What is Structural Integration (Rolfing)?
If you can imagine how it feels to have a fluid, light, balanced body, free of pain, stiffness and chronic stress, at ease with itself and the earth’s gravitational field, then you will understand the goals of Structural Integration. Emmett Hutchins
As with most geniuses, Dr. Ida P. Rolf created Rolfing out of her desire to help others. She saw family and friends who suffered greatly from muscular/skeletal problems and wanted to find a solution that got to the core of the problem. She sought a permanent fix to the pain not a temporary solution.
Ida Rolf was the perfect candidate for this task as she had a background in the biochemistry of connective tissue and ever created her PhD. thesis on this subject. With experience in yoga and osteopathic soft tissue work, she spent many years refining Structural Integration (aka Rolfing).
Dr. Rolf stated, “The focus of Rolfing is to restore order and symmetry to the physical structure that was originally our birth right, but lost.” Remember the freedom you felt as a child? Your movement was unrestricted and you felt like your body could do anything. Rolfing helps return you to that youthful state of being and movement.
Throughout our lives we come under various stresses. Most of us have experienced one or more of these assaults on our body:
- Repetitive use and stress from work (e.g. bending over a computer, assembly line work, sitting etc, all day long).
- Postural patterns created in youth that were designed to protect us from real or imagined threats.
- Injuries (like fractures, sprains, whiplash) and how the body adapts
- Surgical invasions and scaring and the adaptive pattern the body creates to compensate.
- Chronic back and neck pain.
- Headaches and migraines.
- Physical, mental and stress.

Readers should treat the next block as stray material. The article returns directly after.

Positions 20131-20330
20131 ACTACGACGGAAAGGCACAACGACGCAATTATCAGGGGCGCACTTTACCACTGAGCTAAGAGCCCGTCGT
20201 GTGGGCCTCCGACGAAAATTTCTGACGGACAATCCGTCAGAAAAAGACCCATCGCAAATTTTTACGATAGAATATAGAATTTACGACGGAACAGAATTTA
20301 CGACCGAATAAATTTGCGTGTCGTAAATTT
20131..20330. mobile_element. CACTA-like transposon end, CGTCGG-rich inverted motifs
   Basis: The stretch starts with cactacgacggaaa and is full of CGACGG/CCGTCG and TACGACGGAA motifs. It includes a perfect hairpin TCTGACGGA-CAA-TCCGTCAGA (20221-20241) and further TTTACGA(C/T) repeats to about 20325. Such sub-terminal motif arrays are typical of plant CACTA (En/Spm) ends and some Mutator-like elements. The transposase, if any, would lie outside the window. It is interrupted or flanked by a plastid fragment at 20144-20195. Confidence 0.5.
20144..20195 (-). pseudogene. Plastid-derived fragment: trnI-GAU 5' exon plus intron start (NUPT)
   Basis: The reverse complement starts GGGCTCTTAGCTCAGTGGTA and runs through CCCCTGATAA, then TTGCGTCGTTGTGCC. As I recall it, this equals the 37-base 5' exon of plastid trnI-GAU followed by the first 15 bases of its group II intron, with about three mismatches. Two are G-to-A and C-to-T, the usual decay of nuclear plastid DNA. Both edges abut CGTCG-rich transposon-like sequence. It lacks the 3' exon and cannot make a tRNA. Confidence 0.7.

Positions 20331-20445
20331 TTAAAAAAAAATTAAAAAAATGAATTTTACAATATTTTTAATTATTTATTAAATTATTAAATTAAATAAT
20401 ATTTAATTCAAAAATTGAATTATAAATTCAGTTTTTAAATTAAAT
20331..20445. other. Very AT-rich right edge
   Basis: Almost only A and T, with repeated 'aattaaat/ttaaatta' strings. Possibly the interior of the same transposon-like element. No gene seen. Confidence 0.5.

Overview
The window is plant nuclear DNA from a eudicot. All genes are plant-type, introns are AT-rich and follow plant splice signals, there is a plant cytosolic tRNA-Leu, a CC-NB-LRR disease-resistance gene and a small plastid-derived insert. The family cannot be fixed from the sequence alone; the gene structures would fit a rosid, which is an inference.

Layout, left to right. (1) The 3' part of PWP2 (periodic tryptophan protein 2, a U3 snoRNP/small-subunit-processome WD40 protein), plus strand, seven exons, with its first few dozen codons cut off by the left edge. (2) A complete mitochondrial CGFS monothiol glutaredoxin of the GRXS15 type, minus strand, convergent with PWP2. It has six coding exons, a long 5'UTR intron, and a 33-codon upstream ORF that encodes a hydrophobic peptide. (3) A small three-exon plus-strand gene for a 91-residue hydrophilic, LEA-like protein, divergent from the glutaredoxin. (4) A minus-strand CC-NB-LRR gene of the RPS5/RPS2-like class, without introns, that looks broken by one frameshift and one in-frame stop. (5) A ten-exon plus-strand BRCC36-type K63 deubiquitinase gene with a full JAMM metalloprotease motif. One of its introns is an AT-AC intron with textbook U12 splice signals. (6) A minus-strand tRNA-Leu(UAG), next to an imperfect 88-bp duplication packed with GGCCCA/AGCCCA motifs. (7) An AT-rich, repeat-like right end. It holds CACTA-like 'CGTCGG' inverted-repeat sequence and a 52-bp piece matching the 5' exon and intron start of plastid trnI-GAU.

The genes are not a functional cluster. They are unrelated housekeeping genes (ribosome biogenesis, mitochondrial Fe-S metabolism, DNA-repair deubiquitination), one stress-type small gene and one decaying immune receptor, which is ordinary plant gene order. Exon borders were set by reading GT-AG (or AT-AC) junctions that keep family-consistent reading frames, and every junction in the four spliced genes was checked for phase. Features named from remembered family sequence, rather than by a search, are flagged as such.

These stresses are actually assaults on the body. The body adapts by tensing itself to form protective layers by tightening the connective tissue known as fascia. Fascia separates one muscle from the next and also attaches to our bones. You can think of fascia as an organic fabric that gives the body much of its shape and support. Although fascial sheets are separate and distinct by muscles and muscle groups, they are also interconnected throughout the body. This is why you can manipulate the fascia in the foot and affect the muscles of the chest. Fascia is the same white “marbleized” substance that you will find in raw meat.
When the fascia begins to protect the body, it may shorten, twist and become less pliable. This in turn shortens, twists and compresses the body, pulling it out of alignment. Flexibility is reduced, movement becomes restricted and bodily systems including organ function is impaired.
In a Rolfing (Structural Integration) session, diagnosis of where these “assaults” are is paramount. It separates a good Rolfer from a great Rolfer. Once the restrictions are noted, the practitioner applies hands-on pressure to get the fascia to lengthen and untwist. The body is then reassessed and more corrections are applied, if necessary, until the body unwinds itself.
This process balances the body’s “core.” This is why it is called Structural Integration. The body’s core structures/framework, the muscles and bones of the body, are reintegrated into integrity and restored to their original design. Pain is often completely eliminated or always greatly reduced. A UCLA study of people who have completed the 10-step Structural Integration process found that they expend less energy as they move. This frees up the body to have more energy for the fun things in live.